Here’s what we do to control the timing of the Hachiya ripening process. Each persimmon should get equal opportunity to face the warming sun on a table or window sill. Rotate the globes a third of a turn every morning. As they ripen, the golden orange skin turns translucent. The persimmons practically glow and are supple to the touch.

We do this with Judy’s Hachiyas, as well as with our own grown by Lew in the Santa Monica backyard. When Judy provided about 120 Hachiyas to Forage restaurant this fall, we passed on our ripening tip, and the restaurant reported good results.

At the point the fruit ripens, we tend to leap at the opportunity to consume the voluptuous orbs that, as Judy notes, “practically shout beta-carotenes.” The more patient may choose to refrigerate the ripe fruit, which arrests the aging process and preserves their vitamin A, potassium, iron and calcium.

The remainder can wait for their time in the sun in an opened-top paper bag in a dark and cool, not necessarily refrigerated place. Keep in mind the weight of the fruit. Store them no more than 3 or 4 deep, though we have been known to pack them more tightly. When that happens, we rotate the ones at the bottom of the bag to the top, every other day. Don’t fret over any blackened skin as that’s part of the natural burnishing process.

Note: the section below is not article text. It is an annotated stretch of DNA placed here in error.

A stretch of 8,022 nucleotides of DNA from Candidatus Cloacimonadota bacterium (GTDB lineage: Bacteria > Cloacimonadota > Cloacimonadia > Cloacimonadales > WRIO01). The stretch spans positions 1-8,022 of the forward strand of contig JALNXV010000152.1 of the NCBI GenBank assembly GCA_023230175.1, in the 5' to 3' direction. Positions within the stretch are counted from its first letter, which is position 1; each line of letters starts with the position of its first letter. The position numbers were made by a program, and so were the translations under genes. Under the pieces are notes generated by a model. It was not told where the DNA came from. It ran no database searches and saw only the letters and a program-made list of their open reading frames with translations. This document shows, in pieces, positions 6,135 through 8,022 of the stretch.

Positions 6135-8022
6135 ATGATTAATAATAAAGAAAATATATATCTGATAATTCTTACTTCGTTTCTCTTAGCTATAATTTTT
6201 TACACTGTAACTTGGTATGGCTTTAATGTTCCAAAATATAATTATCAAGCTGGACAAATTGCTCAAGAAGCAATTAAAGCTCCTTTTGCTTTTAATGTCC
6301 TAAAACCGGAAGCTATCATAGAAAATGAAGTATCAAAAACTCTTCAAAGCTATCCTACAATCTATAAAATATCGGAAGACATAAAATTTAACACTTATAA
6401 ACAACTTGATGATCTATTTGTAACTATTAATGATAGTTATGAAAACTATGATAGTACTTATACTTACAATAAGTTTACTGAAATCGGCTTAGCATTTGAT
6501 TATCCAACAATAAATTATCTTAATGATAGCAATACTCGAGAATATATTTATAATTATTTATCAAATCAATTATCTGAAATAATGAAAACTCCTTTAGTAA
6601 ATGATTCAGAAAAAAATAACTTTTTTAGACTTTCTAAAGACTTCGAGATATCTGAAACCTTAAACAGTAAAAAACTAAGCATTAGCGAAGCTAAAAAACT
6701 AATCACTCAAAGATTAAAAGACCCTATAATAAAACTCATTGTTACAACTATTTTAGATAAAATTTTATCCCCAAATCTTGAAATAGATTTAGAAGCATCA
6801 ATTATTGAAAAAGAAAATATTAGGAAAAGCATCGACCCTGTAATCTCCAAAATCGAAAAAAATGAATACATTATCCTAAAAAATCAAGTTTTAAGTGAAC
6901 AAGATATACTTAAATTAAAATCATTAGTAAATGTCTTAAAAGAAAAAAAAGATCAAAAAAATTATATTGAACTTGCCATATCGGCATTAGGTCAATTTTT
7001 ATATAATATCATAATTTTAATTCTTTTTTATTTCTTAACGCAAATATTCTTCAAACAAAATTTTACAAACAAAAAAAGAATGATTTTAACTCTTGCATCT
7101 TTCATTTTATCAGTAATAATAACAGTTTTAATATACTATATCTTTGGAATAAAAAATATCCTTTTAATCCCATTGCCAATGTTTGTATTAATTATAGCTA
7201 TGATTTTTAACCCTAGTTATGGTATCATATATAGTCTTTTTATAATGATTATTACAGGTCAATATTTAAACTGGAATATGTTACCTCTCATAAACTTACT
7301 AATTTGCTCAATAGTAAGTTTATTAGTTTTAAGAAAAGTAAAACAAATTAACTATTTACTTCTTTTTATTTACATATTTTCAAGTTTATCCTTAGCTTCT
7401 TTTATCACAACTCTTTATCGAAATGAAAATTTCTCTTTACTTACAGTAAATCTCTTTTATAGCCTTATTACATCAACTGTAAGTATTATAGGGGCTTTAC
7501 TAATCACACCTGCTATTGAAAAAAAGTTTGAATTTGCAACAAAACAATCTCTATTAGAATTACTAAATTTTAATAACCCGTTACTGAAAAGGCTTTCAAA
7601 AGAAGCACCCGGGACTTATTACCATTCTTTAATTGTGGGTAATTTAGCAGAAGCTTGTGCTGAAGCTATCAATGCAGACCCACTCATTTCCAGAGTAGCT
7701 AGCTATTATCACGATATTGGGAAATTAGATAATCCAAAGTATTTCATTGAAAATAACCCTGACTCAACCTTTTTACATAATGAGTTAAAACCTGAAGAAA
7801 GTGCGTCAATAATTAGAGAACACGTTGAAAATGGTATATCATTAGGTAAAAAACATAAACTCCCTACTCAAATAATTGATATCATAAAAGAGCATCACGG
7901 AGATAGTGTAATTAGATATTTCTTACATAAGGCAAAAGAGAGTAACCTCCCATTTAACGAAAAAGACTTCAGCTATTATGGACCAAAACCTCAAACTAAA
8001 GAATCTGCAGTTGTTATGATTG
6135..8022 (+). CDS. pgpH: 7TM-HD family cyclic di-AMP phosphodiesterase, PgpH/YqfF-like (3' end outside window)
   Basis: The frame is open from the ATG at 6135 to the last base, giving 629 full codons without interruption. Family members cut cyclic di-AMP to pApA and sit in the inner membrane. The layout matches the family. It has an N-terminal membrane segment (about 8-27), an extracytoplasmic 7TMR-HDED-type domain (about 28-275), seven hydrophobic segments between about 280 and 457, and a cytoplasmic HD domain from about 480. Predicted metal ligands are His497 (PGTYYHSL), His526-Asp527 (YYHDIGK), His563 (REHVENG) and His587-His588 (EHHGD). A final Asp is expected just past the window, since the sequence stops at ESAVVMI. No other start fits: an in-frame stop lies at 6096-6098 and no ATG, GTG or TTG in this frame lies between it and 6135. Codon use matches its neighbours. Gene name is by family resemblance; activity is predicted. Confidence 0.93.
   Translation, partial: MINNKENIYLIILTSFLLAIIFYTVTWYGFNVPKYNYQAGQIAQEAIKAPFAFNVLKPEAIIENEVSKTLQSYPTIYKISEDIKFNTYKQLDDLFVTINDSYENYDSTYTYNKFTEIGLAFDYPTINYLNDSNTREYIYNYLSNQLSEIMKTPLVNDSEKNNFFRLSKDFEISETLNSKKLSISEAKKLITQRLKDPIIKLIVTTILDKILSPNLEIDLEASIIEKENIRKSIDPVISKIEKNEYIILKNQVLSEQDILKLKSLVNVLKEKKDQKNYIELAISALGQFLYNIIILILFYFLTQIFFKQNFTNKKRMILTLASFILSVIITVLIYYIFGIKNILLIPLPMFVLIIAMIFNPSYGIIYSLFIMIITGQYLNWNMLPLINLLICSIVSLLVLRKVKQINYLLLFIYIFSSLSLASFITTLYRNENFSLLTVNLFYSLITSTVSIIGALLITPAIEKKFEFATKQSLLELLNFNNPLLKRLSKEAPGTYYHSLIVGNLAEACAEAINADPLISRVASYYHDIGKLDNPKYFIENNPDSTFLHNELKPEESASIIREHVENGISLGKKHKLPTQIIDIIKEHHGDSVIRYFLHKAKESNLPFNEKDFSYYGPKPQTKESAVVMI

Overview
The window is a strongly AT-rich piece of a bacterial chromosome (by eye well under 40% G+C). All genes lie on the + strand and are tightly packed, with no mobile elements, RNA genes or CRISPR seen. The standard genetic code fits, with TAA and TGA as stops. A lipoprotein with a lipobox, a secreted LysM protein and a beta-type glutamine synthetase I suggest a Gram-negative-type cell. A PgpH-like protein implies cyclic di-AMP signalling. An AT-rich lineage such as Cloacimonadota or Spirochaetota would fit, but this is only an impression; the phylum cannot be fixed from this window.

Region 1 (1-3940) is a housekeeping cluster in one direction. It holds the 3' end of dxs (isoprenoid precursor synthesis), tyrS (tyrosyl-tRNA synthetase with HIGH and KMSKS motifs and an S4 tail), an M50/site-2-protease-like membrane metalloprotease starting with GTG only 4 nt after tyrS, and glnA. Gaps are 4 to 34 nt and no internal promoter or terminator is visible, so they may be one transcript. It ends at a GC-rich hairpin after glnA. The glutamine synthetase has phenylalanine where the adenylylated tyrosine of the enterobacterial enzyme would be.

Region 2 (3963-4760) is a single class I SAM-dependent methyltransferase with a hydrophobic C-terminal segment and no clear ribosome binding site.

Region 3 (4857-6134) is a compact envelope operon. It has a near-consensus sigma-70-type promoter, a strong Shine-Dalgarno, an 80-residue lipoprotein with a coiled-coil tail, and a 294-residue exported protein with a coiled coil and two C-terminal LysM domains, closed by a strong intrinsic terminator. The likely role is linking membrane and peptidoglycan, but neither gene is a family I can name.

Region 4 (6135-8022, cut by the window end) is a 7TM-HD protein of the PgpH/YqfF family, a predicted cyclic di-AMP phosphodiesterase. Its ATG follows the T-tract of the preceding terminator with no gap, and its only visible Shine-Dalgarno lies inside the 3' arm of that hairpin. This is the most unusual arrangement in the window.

Tending a persimmon bounty mindfully is a way to honor nature’s process. By paying close attention to re-enacting what is happening on the tree, and by taking these steps that requires all of 10 minutes per day for 124 persimmons, you are merging with the larger organic cycle.  Mornings that begin with handling fruit adds immense pleasure to the entire day.  Feelings of gentleness are invoked in us from being good stewards to these persimmons.

Stay Tuned and Ever Onward, Ma and Pa Locavores.

Lewis and Tara live and grow in Santa Monica, California, where Tara works as a family therapist and Lewis works with clients as a real estate, insurance, and securities broker. You can learn more about Tara's work at Lewis' websites are and